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Montgomery Bus Boycott
10 months ago
The Women's Political Council (WPC) meets with Montgomery mayor W. A. Gayle to outline their recommended changes for the Montgomery bus system.
Claudette Colvin arrested for refusing to give up her seat to a white woman.
Black leaders in Montgomery, including E. D. Nixon, Rosa Parks, and Martin Luther King Jr., meet with city officials to discuss bus seating requirements.
Mary Louise Smith arrested for refusing to give up her seat to a white woman.
Rosa Parks arrested for refusing to give up her seat to a white passenger.
Dr. King's home is bombed. In response, Dr. King calls for peaceful protest rather than violent action.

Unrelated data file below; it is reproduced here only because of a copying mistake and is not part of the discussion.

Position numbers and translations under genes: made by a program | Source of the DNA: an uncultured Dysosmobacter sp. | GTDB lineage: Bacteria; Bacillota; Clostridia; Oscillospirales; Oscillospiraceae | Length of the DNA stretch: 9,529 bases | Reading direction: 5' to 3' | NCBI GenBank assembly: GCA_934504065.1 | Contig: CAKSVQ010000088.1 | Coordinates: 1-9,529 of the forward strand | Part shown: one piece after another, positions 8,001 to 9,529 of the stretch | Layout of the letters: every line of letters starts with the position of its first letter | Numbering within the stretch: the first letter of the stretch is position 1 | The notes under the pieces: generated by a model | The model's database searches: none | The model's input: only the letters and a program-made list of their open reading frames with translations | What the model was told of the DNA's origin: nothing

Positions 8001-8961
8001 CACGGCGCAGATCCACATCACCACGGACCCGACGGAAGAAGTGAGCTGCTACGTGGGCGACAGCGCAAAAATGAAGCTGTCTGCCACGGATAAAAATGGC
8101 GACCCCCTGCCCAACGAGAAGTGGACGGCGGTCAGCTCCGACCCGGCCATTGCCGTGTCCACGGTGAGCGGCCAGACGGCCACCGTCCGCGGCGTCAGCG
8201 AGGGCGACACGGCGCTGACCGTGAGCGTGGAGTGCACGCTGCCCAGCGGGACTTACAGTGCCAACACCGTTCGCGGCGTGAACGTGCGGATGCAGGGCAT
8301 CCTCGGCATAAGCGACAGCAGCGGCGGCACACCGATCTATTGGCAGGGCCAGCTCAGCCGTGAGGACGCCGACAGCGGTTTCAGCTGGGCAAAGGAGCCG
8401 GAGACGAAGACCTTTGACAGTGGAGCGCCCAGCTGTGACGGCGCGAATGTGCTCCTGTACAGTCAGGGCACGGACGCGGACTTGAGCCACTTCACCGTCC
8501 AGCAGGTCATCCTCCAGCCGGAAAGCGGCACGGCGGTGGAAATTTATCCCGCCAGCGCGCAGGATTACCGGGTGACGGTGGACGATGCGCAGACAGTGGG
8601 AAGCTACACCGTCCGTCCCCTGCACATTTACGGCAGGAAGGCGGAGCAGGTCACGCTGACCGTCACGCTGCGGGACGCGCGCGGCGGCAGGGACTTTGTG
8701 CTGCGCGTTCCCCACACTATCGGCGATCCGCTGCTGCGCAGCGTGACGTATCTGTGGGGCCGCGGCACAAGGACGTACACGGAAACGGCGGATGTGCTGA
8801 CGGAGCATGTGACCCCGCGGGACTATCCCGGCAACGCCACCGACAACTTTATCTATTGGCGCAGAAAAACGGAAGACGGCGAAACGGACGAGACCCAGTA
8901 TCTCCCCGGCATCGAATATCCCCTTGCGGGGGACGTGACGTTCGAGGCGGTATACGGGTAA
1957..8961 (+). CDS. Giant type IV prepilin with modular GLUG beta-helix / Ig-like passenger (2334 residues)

E. D. Nixon's home is bombed.
Dr. King is indicted as a leader of the boycott and ordered to pay $500 or serve 386 days in jail.
The Supreme Court upholds the district court ruling, and strikes down laws requiring racial segregation on buses. The MIA resolves to end the boycott only when the order to desegregate is officially implemented.
Montgomery's buses are officially desegregated. The MIA ends the boycott.
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